The overall weight of the trimmer and the even distribution of that weight can also make it more comfortable to operate, reducing user fatigue. “One of the most crucial factors for the landscaper is the power-to-weight ratio,” says Mathwig. “An operator is using the trimmer all day long for days at a time, so you want as much power as possible—and as little weight as possible. Balanced weight and ergonomic grips make it comfortable for use all day long.”

Shielding hands from the vibration of the machine also reduces operator fatigue. “Being able to isolate hands from the machine reduces the impact of vibrations,” says Hardee. “Many modern trimmers have a handle made of flexible material, or have isolating dampeners on the throttle handle that absorb some of the vibration.”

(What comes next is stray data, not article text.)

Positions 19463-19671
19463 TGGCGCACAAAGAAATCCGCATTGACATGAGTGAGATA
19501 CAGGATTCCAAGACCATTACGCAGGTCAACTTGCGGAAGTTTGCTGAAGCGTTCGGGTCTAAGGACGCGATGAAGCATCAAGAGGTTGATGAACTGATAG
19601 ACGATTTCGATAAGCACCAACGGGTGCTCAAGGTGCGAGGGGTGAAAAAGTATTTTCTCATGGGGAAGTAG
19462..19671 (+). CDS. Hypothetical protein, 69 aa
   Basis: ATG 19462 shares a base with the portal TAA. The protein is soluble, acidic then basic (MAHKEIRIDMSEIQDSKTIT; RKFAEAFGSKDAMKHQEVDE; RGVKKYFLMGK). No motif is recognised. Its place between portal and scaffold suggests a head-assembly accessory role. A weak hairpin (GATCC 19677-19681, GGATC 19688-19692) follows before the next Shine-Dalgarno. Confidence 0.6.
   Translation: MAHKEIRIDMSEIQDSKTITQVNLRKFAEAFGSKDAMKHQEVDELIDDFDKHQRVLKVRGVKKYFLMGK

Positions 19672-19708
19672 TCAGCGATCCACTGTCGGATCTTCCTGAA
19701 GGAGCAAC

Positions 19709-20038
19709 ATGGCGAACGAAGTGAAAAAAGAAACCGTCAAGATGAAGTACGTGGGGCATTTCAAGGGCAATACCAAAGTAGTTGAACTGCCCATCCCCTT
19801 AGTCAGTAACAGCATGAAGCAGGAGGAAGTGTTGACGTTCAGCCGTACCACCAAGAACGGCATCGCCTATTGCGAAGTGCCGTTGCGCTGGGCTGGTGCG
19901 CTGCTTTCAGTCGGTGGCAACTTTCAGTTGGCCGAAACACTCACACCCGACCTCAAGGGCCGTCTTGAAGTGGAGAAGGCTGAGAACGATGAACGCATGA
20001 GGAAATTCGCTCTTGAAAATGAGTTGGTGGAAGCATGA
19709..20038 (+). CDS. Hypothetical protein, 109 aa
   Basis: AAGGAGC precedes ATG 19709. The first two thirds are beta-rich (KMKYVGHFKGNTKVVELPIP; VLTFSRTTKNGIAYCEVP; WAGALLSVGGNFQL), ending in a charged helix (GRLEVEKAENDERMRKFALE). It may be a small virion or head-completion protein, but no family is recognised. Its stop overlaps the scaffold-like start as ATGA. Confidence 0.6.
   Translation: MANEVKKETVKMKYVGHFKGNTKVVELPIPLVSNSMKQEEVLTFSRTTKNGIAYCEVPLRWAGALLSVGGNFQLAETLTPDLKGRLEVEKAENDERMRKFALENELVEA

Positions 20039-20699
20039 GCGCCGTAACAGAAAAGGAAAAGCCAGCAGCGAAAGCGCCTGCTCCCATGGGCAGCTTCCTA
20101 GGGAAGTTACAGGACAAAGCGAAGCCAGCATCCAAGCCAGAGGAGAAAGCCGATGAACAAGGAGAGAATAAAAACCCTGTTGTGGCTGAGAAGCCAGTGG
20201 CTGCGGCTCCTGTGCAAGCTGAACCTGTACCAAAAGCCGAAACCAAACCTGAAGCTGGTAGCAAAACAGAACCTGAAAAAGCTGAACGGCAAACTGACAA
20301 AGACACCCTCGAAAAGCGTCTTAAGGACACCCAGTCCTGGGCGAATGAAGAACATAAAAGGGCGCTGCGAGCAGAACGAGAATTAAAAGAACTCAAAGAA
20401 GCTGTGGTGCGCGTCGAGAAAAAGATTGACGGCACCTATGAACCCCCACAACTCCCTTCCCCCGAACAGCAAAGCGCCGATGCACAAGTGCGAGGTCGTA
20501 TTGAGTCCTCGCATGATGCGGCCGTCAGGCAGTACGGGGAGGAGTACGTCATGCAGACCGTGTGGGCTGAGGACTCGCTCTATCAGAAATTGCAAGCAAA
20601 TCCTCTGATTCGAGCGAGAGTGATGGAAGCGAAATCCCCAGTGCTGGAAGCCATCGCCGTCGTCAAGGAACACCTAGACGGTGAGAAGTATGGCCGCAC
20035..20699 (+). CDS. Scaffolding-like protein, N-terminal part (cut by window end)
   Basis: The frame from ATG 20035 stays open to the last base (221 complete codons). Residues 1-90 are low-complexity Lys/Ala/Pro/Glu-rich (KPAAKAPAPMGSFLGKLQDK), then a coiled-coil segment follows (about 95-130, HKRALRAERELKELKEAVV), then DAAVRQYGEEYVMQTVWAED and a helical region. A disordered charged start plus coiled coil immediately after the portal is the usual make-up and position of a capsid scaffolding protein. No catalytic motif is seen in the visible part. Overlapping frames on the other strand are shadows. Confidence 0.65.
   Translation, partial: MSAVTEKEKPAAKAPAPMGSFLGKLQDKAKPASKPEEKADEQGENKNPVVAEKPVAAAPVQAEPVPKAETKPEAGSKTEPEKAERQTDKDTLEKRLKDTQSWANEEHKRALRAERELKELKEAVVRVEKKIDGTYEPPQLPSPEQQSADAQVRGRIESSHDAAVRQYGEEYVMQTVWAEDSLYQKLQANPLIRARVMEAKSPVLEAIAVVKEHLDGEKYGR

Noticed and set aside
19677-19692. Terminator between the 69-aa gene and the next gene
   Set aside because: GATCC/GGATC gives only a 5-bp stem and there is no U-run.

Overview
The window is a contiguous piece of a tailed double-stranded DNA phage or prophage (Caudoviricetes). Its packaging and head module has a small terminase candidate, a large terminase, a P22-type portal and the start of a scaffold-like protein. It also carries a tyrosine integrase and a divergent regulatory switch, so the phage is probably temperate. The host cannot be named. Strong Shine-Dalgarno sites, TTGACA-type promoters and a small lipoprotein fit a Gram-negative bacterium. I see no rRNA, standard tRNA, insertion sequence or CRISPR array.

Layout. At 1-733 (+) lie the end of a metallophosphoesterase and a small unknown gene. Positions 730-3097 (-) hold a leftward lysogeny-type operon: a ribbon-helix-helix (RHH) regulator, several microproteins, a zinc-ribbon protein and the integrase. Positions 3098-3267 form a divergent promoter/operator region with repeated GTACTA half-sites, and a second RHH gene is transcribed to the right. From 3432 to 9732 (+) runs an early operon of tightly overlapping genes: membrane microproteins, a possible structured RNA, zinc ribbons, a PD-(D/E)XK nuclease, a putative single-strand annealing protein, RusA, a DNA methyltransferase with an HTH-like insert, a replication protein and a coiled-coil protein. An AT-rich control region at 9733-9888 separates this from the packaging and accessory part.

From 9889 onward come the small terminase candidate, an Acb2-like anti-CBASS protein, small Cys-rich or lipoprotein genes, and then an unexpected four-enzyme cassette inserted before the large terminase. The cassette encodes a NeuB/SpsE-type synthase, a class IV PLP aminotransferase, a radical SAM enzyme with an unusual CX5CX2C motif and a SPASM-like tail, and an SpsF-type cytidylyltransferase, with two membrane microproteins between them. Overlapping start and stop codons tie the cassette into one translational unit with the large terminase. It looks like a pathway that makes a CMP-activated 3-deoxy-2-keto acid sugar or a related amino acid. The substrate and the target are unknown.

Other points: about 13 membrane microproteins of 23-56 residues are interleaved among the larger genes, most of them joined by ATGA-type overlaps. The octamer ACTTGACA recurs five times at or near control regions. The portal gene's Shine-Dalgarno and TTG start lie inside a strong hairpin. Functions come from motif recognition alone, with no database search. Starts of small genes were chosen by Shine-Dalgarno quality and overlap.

Power Means Performance

If a worker is comfortable using the unit all day long, it should be powerful enough to withstand the stresses of long use. “How well a unit functions depends on the amount of power it has,” says Mathwig. “Most landscapers are using units anywhere from one to two horsepower.” While there isn’t a huge power requirement needed for routine maintenance, more power is needed for trimming something for the first time.

Using the throttle to quickly increase the speed of the trimmer head increases jobsite efficiency for regular use and on the more challenging jobs. “It’s imperative that the trimmer has a good throttle response,” says Hardee. “The user has to be able to throttle-up very fast. They are going to be walking along, trimming, taking a few steps and then trimming again, up and down on the throttle the entire time. When you are idling and the head is not turning, you want it to immediately start turning when necessary.” The torque should automatically adjust to meet the challenge of the material it is cutting through, speeding up to cut better through the thicker grass.